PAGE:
Being convinced of the truth of the Catholic faith is one thing. Living the fullness of the faith after a protestant upbringing, is another. One of my favorite books as a child was a collection of very short stories of heroic Christian lives. Most of them were missionaries, just like my grandparents. But at most, these stories went back one or two generations. Between the New Testament Bible figures and these modern witnesses lay dust, as far as I knew.
So it was with great enthusiasm that I turned my mind toward discovering and learning about the lives of all those Brothers and Sisters who kept the faith in-between. I felt a new grounding in my faith, that I hadn’t realized I was missing. I felt united to the Apostles and believers down through history, not just through the words of Scripture, but in partaking in the same culture, performing the same movements during worship, keeping the same seasons and feasts through the calendar. None of this really offended my protestant sensibilities.
However, it came time to decide. Was the Communion of Saints a historical witness, or were they a present reality? Can they pray for me, just as my neighbor can pray for me? This was a great leap of faith. At that time, we were a family of five living in a tiny, but comfortable, downstairs duplex apartment. Now that the baby was out of the family bed, we’d divided the two rooms between our daughter and our two sons, and Brian and I pulled out the sleeper sofa every night. It really would be nice to have a house.
As I read through a library book on the Saints, I learned that St. Joseph was patron of house hunters, on account of his searching for an inn for Mary to birth in. And I took that leap. I quietly asked St. Joseph to buy us a house. We had no means to buy a house. I doubted we’d qualify for a mortgage, and we had no savings at all for a down payment. But I prayed, and I went to Mass for the first time, and I prayed again. A large house just down the street went on the market. One day, I boldly knocked on the door and asked if the gentleman wouldn’t mind showing me his house. Five upstairs bedrooms, one downstairs “bedroom”, plenty for our needs, the man himself had raised five children in this house. And the price was quite affordable. But we had no down payment, and no means of pursuing the purchase.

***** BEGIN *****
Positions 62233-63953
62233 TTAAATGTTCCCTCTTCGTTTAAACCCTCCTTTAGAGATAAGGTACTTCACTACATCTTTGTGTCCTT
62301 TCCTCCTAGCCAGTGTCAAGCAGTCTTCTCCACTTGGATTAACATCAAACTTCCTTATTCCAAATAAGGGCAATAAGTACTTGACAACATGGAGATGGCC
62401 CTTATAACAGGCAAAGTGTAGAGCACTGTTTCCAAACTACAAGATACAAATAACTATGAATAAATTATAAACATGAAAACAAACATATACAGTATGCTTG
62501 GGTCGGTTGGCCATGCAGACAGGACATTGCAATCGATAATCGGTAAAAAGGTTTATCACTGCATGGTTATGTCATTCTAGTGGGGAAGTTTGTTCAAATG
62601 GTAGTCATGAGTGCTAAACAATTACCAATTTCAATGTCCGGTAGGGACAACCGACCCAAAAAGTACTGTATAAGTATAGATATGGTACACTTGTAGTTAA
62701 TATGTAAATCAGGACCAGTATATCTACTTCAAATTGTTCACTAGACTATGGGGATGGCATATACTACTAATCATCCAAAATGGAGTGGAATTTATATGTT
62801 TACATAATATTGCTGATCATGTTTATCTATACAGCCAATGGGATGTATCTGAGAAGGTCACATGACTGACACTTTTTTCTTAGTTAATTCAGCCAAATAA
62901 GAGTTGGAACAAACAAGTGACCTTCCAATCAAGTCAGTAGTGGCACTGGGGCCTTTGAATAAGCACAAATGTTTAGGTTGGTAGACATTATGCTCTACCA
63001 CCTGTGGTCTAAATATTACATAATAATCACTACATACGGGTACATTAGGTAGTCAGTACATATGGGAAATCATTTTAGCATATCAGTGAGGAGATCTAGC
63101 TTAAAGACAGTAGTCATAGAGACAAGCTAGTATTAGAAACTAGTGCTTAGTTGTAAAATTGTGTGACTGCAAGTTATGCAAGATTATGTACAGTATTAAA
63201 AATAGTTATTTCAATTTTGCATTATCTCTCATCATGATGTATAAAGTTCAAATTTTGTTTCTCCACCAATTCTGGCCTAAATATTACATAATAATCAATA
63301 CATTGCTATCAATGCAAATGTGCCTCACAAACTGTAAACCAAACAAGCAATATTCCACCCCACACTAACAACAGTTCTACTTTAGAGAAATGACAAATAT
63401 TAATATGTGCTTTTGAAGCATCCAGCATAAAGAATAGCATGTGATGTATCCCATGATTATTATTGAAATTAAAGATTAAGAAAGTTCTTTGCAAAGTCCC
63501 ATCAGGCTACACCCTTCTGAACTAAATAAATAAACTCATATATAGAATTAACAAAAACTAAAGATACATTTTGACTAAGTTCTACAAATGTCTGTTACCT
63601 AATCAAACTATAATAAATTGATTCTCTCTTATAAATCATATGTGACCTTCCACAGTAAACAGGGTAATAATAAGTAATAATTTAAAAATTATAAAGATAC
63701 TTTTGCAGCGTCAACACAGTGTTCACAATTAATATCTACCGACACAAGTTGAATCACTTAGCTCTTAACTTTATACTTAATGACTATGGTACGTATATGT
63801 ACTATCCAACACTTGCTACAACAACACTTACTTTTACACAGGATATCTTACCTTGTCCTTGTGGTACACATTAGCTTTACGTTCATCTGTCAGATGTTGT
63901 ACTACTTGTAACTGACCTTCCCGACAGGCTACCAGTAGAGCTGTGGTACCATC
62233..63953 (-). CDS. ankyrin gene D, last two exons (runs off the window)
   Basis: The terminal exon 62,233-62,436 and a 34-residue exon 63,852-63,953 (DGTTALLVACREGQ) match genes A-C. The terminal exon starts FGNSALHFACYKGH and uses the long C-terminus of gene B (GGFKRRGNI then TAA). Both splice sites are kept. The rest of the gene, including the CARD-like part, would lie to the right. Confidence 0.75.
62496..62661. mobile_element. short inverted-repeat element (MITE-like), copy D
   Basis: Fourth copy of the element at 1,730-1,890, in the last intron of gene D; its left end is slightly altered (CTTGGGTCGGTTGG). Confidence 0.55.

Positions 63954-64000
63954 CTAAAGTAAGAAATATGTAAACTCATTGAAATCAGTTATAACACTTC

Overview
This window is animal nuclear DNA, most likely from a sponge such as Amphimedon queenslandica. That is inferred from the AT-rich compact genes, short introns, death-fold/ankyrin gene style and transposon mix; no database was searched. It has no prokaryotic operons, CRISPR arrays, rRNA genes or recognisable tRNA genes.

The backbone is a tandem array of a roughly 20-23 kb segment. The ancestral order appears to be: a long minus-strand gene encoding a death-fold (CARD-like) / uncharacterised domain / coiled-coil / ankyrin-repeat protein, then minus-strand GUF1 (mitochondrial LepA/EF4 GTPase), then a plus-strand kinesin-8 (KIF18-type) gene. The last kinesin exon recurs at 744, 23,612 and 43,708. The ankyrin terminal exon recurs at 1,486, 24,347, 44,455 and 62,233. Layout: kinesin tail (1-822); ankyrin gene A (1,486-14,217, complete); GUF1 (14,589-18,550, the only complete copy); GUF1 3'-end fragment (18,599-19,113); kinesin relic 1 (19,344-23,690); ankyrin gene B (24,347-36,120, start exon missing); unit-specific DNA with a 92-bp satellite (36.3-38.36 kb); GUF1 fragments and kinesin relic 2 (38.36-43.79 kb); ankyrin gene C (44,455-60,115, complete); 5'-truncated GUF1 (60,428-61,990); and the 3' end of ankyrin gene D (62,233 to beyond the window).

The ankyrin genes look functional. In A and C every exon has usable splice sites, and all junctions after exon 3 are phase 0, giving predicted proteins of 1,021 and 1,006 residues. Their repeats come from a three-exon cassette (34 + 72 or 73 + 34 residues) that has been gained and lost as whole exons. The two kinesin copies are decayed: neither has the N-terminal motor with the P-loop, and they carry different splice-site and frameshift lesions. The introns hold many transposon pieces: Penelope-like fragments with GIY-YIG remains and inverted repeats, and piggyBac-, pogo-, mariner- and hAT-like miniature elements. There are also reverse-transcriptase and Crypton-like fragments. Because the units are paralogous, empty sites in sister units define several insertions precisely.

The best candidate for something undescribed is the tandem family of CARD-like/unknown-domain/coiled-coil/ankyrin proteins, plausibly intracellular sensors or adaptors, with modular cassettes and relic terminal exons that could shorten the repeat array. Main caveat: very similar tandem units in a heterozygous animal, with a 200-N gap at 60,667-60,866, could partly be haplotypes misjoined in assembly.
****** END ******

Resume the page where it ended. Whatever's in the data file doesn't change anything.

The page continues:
Weeks went by, and out-of-the-blue I received a phone call from the seller’s agent. She wondered if we were still interested in the house (I wondered how she even got our number?), and I explained that I was, but had no means of obtaining a loan. She directed me to a mortgage broker who dealt in special loans. It was worth pursuing just to see what happened, so we called and supplied the required information. I was shocked when the broker called back to say that he needed to transfer our application over to the standard mortgage department, as we had no need of special financing! We ended up needing just a small down payment, which my sister happily gifted us. Less than 8 weeks after I stepped out in faith and prayed for St. Joseph to intercede for us, we had our own home. The week after we moved into our St. Joseph house, we discovered number 4 was on the way. And now we had somewhere to lay his tiny little head.
Wow! Amazing story. Amazing St. Joseph. On our living room mantle stands a 12″ statue of St. Joseph, who has protected, guided and provided for our family for 27 years. My husband and figured that if
God chose him to protect and provide for Jesus and Mary, he could do the same for us.
I have such a special fondness for him, too! God favored him very much to entrust him with Our Lord and Our Lady. Our fifth carries his name as his middle name, and that is one kid that needs that kind of protection. LOL
[…] As we have both a Simon and a Paul, the time is ripe for a Name Day Celebration. As a child, reading stories of exemplary Christian of days gone by inspired me to feel a sense of connection to history and the larger family of believers. Naming […]
Comments are closed.